“When people start realizing they're traumatized, they forgive themselves. They need to start there. And that shame just goes away. That shame dissolves.” ~Fritzi Horstman
Our host Sarah Buino is joined by Fritzi Horstman, Founder and Executive Director of the Compassion Prison Project. Through her work, Fritzi aims to bring trauma-informed care to a population in high need of trauma healing and not likely to receive it: men and women in prison.
Sarah and Fritzi discuss Adverse Childhood Experiences (ACEs), how childhood trauma impacts people who are incarcerated, and how trauma awareness can support prison reform. Throughout their conversation, they talk about how both the Compassion Prison Project and the NeuroAffective Relational Model (NARM) work to dismantle shame, humanize individuals, and heal complex trauma.
The Compassion Prison Project’s important mission is to “bring compassion, childhood trauma awareness, and creative inspiration to the men and women living behind bars”. Earlier this year, they released a documentary, “Step Inside The Circle”, which depicts what Fritzi calls the Compassion Trauma Circle.
235 incarcerated men at a maximum security prison in Lancaster, CA form a circle and for each Adverse Childhood Experience (ACE) read aloud by Fritzi that they’ve experienced, they take one step forward into the circle. Step Inside The Circle highlights that childhood trauma is a shared experience of most people who are incarcerated. Fritzi says, “our pain is shared, and almost all of us have been victims of inhumanity and violence.”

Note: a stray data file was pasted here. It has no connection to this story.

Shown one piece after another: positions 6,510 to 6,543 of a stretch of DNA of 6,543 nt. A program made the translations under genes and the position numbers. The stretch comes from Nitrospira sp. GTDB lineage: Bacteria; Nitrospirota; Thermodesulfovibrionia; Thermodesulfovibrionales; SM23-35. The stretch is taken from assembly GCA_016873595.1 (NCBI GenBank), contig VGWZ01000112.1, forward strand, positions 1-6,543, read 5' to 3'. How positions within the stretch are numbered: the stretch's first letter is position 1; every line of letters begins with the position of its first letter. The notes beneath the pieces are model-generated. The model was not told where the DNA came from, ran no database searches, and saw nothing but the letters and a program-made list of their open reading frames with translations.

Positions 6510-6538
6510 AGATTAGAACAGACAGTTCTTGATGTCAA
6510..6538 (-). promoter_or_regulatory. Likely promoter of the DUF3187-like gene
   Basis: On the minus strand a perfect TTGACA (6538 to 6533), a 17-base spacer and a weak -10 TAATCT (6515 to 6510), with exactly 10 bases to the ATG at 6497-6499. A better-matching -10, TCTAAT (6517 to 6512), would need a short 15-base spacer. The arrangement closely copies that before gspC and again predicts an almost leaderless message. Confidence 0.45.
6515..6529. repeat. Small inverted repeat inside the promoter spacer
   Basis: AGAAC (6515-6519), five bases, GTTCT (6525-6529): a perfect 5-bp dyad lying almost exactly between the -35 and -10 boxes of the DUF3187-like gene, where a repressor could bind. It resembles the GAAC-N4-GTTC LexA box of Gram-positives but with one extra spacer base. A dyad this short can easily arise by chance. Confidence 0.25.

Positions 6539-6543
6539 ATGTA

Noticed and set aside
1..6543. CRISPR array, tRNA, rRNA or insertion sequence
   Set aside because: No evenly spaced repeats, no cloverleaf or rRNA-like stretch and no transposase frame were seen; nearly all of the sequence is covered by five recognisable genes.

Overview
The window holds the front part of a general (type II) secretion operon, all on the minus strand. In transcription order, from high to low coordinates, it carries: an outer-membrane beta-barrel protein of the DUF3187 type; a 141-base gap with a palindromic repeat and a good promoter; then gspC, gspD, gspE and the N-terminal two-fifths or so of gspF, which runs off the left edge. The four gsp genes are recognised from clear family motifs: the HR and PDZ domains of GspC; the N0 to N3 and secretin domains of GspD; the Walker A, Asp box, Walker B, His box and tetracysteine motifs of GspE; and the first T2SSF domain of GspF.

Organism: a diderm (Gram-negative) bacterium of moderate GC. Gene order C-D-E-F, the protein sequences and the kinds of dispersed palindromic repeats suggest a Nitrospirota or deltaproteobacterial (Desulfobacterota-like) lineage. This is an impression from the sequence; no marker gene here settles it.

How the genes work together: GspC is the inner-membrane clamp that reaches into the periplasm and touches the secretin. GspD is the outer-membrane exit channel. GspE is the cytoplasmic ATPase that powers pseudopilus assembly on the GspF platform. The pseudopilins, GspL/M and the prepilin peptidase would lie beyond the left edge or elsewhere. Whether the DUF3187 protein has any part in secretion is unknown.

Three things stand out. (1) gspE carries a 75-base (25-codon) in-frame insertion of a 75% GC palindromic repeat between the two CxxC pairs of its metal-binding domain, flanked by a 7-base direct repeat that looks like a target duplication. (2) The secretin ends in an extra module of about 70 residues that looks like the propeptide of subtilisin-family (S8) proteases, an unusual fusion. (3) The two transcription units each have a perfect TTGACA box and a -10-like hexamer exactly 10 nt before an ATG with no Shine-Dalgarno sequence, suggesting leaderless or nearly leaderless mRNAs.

Sarah asks Fritzi, “what do you imagine a trauma-informed prison system to look like?” Fritzi shares that a trauma-informed prison would be a center for rehabilitation and healing that supports people to change the underlying behaviors that were created originally by trauma. She envisions a system that helps vulnerable individuals build a bridge back to society, and most importantly, would return them back to their community as a human, and “not the felon, not the criminal that you know, but the human that [they] are.”
Fritzi Horstman is the Founder and Executive Director of Compassion Prison Project. She is a Grammy-award winning producer for her work on “The Defiant Ones”, has been a producer and post-producer on dozens of television projects and documentaries and has directed several films. She believes it is urgent to bring humanity and compassion to those living behind bars and these acts will help transform our society. She has a Bachelor's Degree from Vassar College.
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NARM Training Institute
The NARM Training Institute provides tools for transforming complex trauma through: in-person and online trainings for mental health care professionals; in-person and online workshops on complex trauma and how it interplays with areas like addiction, parenting, and cultural trauma; an online self-paced learning program, the NARM Inner Circle; and other trauma-informed learning resources.
For the full show notes including references, podcast episodes mentioned, and a quick glossary of terms, visit us at http://www.narmtraining.com/transformingtrauma
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